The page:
Aunt Teet and her schoolteacher companion, whom we called Aunt Susie, lived together for 50 years in Tulsa and were devoted to each other. They took trips around the world together and brought back fabulous slideshows for us to see of Hawaii, Paris, Italy, all exotic faraway destinations for a kid growing up in Texas. My mother adored her aunt, and my grandmother was also close to her sister.

My grandmother, Alice Madeline Leleu, was a devout lifelong Catholic. She collected angels before angels became acceptable icons among the Protestant sects. Her house, kept meticulously, was full of angels. She had big ones, small ones, paintings, sculptures and angel coffee cups. She even had pink ceramic mother and baby cow angels with wings and shiny gold haloes. In retrospect, she was probably somewhat obsessive-compulsive about all her enthusiasms, but I just thought she was fun.

The walls had special shelves that my grandfather made to hold her collection of over 2,000 angels. We always knew what to get her for her birthday. A trip to the dimestore and we would bring her our small offerings. She prized our gifts with all the reverence she gave to the ones her brother brought back from Denmark or Italy, where he lived for a time.

But her angels weren’t just for show. She was in relationship with them. She talked to them daily, asked favors and made deals. When she needed a parking space, she would start talking to them while we were still about a block away from our destination. She would said, “OK, little angels, fly your little wingies and find me a parking spot.” She said you had to give them travel time to get the job done. Sure enough, there was always a car pulling out right near the door of the department store. I don’t remember her ever not getting what she asked of them.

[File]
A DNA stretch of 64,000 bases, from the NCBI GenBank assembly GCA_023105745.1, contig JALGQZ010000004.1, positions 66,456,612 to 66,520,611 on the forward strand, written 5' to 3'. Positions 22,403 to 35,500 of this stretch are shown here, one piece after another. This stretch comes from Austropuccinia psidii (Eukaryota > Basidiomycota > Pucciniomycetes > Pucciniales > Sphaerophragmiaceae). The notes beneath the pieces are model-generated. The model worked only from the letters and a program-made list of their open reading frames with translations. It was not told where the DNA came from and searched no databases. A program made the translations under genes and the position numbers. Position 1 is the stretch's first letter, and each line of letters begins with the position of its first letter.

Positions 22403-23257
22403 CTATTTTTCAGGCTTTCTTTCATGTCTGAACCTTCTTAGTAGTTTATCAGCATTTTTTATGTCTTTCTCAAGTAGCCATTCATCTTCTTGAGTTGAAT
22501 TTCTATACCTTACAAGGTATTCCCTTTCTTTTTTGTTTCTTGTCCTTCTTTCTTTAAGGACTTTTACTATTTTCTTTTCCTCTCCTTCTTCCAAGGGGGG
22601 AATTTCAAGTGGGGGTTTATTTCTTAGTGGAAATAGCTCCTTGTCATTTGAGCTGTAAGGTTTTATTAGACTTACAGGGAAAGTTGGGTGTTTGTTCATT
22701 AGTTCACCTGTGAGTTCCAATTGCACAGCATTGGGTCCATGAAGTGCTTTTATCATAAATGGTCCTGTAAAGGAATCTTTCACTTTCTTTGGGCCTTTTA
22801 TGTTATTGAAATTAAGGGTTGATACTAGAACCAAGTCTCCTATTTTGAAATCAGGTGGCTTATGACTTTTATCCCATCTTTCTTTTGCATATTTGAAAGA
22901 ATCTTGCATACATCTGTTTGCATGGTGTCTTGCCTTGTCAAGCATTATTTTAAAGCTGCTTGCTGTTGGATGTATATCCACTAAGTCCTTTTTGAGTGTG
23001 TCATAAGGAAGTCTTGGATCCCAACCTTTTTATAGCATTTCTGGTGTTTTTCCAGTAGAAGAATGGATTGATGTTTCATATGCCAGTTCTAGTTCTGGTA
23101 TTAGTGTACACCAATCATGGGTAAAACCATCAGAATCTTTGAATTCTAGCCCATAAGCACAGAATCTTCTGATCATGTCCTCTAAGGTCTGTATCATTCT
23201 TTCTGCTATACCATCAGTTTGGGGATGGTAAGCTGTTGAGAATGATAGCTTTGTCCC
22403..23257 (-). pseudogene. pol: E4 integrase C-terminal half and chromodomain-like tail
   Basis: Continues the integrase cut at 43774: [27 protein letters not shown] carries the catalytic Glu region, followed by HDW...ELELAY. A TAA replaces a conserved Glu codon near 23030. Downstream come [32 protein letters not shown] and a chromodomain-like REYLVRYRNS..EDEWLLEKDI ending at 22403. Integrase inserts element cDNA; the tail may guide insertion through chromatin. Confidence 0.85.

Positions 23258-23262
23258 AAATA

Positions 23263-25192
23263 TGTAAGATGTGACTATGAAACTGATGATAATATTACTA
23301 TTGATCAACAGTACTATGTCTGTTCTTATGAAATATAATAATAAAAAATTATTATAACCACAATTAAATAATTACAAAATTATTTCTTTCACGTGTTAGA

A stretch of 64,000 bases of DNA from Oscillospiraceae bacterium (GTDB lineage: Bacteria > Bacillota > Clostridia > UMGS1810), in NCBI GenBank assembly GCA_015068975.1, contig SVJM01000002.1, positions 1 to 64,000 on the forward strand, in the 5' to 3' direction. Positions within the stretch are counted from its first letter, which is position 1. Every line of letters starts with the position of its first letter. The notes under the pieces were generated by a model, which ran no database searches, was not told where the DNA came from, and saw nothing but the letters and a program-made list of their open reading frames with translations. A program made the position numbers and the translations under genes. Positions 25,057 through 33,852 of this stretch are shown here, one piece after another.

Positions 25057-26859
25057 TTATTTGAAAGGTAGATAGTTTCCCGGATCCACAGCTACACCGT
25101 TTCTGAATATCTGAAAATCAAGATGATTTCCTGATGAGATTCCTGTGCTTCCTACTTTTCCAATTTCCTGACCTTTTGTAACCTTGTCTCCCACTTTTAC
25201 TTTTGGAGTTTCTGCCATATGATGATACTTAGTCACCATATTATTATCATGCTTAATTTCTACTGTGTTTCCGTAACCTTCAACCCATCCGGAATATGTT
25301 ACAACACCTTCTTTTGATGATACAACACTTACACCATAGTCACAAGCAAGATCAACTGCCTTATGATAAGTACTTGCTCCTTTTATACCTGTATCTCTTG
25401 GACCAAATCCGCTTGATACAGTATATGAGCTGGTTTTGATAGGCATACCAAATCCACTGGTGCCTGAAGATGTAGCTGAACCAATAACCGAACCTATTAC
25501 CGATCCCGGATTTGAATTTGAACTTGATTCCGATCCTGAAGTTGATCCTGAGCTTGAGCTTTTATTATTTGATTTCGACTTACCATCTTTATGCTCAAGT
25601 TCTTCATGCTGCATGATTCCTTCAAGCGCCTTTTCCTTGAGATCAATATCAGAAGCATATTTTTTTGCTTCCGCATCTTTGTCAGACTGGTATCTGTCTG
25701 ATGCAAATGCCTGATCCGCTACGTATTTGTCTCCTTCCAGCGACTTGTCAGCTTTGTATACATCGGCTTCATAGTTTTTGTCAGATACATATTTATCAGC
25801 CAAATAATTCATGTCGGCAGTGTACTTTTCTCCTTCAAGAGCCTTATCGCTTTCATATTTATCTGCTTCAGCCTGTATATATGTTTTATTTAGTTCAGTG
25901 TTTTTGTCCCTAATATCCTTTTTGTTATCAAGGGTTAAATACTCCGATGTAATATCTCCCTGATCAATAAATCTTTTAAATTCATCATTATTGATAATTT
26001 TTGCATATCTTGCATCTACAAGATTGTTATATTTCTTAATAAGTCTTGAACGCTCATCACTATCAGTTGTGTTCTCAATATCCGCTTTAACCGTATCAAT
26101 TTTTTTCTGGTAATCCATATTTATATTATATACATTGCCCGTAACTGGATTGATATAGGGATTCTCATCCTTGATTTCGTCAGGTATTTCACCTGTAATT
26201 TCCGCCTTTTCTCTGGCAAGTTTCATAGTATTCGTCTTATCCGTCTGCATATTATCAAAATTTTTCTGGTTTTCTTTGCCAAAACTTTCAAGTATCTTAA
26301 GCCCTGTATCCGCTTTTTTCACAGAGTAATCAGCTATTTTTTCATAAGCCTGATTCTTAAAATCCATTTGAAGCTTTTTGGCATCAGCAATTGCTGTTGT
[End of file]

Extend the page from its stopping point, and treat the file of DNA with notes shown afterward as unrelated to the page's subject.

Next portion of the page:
My grandmother was born in 1898 in New Orleans’ French quarter. She lived on Canal Street in a house that was torn down many decades ago. Her father, a Sorbonne-educated artist, grew up in a 16th century chateau in the south of France. Her mother was of Irish descent, the daughter of an engineer who oversaw the building of the New Orleans canal. Alice met my grandfather Joseph when she was 19. Her mother died a few years earlier from what we believe was cancer.

Joe was in the army, the youngest of eleven children who grew up on a hardscrabble farm in Severy, Kansas. He was playing the trombone in the Army band when they met at a military ball. He was 32 and not a Catholic, but she was not deterred. World War I was still in full progress and my grandfather was about to get sent to the front.

It was love at first sight, she told me. They knew each other only 5 days when he proposed. I figure that he had met his match in my grandmother. They got a dispensation from the priest and were married immediately.

Her family scraped some money together as a wedding gift to pay the hotel for their wedding night. My grandfather was leaving the next day for Europe. I remember my grandmother telling me that she prayed to all the saints and to her special angels to spare my grandfather from the war. Her French male cousins were all dead, killed early in the war, as was an entire generation of young Frenchmen and she didn’t want him to go.

She said that when she woke up the morning after her wedding, they heard a great racket down on the street. There was yelling and singing and strangers were kissing. When they opened their hotel window to ask what was happening, they were told that the Armistice had been signed and the war was over. We used to joke that she made a deal with her angels to end the war so that her Joe would not be sent away, and maybe we were right. And that’s how my grandmother personally ended World War I.


At 12:29 PM, Blogger Tinky/Caddy said...

You make me remember why I became an English major. *hug*

At 2:24 PM, Blogger glenda said...

Well gosh, thanks (blush)!!!